“An individual is free only to the extent of their own self mastery”
~ Steven Pressfield,” The War Of Art”
Greatness is a choice, and everyday we must recommit to our vision or fall victim to the comforts of modern life.
Perhaps on some scale this was always the case with humans. However, to our hunter gatherer ancestors laziness was a matter of life or death. Now, unfortunately its encouraged by the people who aim to profit from our desire for the easy road. Everywhere we go corporations are trying to convince us to let them do all work while you sit back and relax.
Although these modern conveniences can be incredibly useful, its up to us to not surrender our lives over to industries that would prefer we all stay predictable little consumer cogs in their wheel of products and influence.
Watch the film “Wall E” to get a glimpse of where human evolution could go if we keep opting for instant gratification over process orientation.
The only road to mastery is through process. You can not fake it or have someone else do it for you. You have to get up and decide to continue your training. Health and fitness are learned skills that are as much of an art form as painting. The analogies are infinite because your life is your canvas.
Just as a sculptor can create a beautiful work of art our of a piece of stone, so too can you remove all the crap around the work of art that lies beneath the extra baggage you’ve been carrying for years.
Baggage we become so identified with that we feel attached to it even though we know it no longer serves us, and is in fact killing us. This baggage is subtle and if you let it will convince you of its value but provides nothing tangible to prove its worth.
This baggage comes in many shapes. Toxic relationships, unfulfilling careers, social media addictions, negative self talk, substance abuse, non nourishing behavior and so on. Just as the sculptor chisels away the unnecessary stone to reveal the perfection that was always inside, so too must we drop the baggage that is is covering our masterpiece until the man or woman we know is in there can emerge.
Our chisel is our awareness. What are we focusing our attention on? What we focus our attention on blossoms and blooms like water to a flower. Each day we have the choice of which plants to water. If we spread our attention over too many things nothing will have enough to fully mature.
This is why we must exercise the 80/20 principal and due away the the 80% of things in our lives that only cause distraction and rob our attention away from the core 20% of what really matters. Choices are abundant and if we’re undisciplined we can easily find ourselves being pulled in a thousands different directions.
This is usually when people employ the busy excuse. In other words, because they’ve mistaken overload for productivity they have rendered themselves “too busy” to take on something as vital to their life as health and fitness.
In his book “The Entrepreneur’s Blue Print” Peter Voog writes about mastery vs. overload from the perspective of business, but I think it applies directly to health and fitness as well.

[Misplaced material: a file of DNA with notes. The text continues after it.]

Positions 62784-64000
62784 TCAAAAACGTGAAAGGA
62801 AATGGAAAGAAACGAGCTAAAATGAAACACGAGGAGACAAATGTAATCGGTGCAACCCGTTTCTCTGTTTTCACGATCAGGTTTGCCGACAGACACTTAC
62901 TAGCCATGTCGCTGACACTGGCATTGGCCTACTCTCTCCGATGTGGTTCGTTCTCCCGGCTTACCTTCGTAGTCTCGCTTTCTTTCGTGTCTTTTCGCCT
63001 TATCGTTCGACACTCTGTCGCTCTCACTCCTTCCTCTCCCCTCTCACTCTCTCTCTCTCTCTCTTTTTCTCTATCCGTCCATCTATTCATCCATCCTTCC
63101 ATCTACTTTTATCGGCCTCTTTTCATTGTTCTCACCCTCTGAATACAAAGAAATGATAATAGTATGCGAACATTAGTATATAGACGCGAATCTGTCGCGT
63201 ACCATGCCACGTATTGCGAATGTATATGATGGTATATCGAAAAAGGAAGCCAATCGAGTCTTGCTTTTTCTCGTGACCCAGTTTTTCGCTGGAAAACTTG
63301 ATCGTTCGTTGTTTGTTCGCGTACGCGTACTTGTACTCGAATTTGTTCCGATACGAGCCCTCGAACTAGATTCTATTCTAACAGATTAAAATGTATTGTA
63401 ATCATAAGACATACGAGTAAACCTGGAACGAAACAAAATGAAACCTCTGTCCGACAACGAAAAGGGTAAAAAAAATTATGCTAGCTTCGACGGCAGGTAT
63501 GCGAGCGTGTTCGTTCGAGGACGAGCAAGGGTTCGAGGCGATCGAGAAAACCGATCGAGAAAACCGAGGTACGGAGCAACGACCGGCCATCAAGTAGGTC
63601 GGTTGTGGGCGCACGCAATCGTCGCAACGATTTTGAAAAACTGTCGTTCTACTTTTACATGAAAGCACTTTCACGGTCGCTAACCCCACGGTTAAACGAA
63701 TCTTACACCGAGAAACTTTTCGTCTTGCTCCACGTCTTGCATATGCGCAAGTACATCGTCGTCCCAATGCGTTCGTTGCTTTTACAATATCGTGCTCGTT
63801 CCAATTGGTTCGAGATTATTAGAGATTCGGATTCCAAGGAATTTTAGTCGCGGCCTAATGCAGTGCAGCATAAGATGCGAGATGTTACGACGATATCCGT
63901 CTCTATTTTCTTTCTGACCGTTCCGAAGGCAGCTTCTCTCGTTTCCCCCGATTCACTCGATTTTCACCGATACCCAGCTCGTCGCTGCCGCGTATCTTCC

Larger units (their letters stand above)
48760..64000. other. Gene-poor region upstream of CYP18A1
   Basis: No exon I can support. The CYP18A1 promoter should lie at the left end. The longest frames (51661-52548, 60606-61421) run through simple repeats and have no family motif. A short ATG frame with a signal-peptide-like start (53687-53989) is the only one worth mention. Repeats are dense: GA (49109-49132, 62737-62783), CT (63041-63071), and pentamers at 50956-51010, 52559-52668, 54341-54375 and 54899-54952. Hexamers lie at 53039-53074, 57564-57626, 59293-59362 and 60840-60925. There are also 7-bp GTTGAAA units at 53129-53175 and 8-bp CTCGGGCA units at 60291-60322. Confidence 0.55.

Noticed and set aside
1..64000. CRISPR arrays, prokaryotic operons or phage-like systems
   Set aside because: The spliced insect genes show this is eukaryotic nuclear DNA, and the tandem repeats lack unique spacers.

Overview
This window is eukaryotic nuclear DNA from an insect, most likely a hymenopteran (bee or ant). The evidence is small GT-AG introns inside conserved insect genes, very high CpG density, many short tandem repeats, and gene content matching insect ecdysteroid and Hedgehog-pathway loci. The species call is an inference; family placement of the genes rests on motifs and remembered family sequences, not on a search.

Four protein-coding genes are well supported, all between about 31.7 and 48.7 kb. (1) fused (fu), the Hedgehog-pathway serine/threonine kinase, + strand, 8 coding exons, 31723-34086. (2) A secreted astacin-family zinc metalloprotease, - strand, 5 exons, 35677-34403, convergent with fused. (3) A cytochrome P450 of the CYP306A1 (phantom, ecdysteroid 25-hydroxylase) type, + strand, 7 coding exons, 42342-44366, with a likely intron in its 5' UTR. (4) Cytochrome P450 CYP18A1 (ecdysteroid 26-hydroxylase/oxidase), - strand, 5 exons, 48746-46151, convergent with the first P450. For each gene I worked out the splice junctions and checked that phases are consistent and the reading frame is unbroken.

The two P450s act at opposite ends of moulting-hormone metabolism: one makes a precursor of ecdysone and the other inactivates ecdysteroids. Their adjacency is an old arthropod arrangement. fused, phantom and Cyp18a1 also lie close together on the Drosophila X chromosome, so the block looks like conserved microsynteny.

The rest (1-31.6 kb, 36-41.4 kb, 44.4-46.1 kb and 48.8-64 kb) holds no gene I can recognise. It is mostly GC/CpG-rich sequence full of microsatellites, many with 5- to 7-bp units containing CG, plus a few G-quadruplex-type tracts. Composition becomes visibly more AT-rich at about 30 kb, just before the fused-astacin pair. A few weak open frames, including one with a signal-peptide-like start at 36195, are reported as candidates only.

To paraphrase, Peter says that whenever young entrepreneurs come to him and boast about how they read 52 books last year he simply asks them what the biggest thing they learned was and how they applied it to their life? Not surprisingly it’s almost always very little. Instead he challenges them to read the same book 3 times and to not move on to the next chapter until they are so familiar with the lesson that they could teach it.
That was a big eye opener for me both professionally and personally. You see, our brains are so conditioned for immediate gratification that we actually get a shot of dopamine when we complete a task. So although reading a book a week feels like you’re accomplishing a lot and that shot of dopamine feels good you’re not actually making a significant change in your ability to add value to your life. You’re overloading your brain with topics and stories across too many genres and therefor are gaining mastery of none. Although slightly more admirable than a social media addition, to me this falls firmly in the 80% and is another form of distraction.
To bring this concept full circle imagine an olympic level swimmer. How would their training routine look? Strength training? You bet. Explosivity training? Absolutely. Cardiovascular conditioning? A must. Lots and lots of time in the pool? No question. These modalities are all well within the top 20% and therefore strictly regimented to continue the mastery of craft that has been honed and refined by generations of pattern recognition.
What you wont find however, is experimentation with crash diets, disproportional hypertrophy training or any other baseless trend or method that doesn’t directly serve their goal of being the best in their sport. Why should the average person care what an olympic swimmer does to stay on top? Because if we don’t model our lives after those who have ascended mediocrity, become the best in their field and tamed the inner critic, then we will continue to chase our tales; working really really hard and getting absolutely nowhere.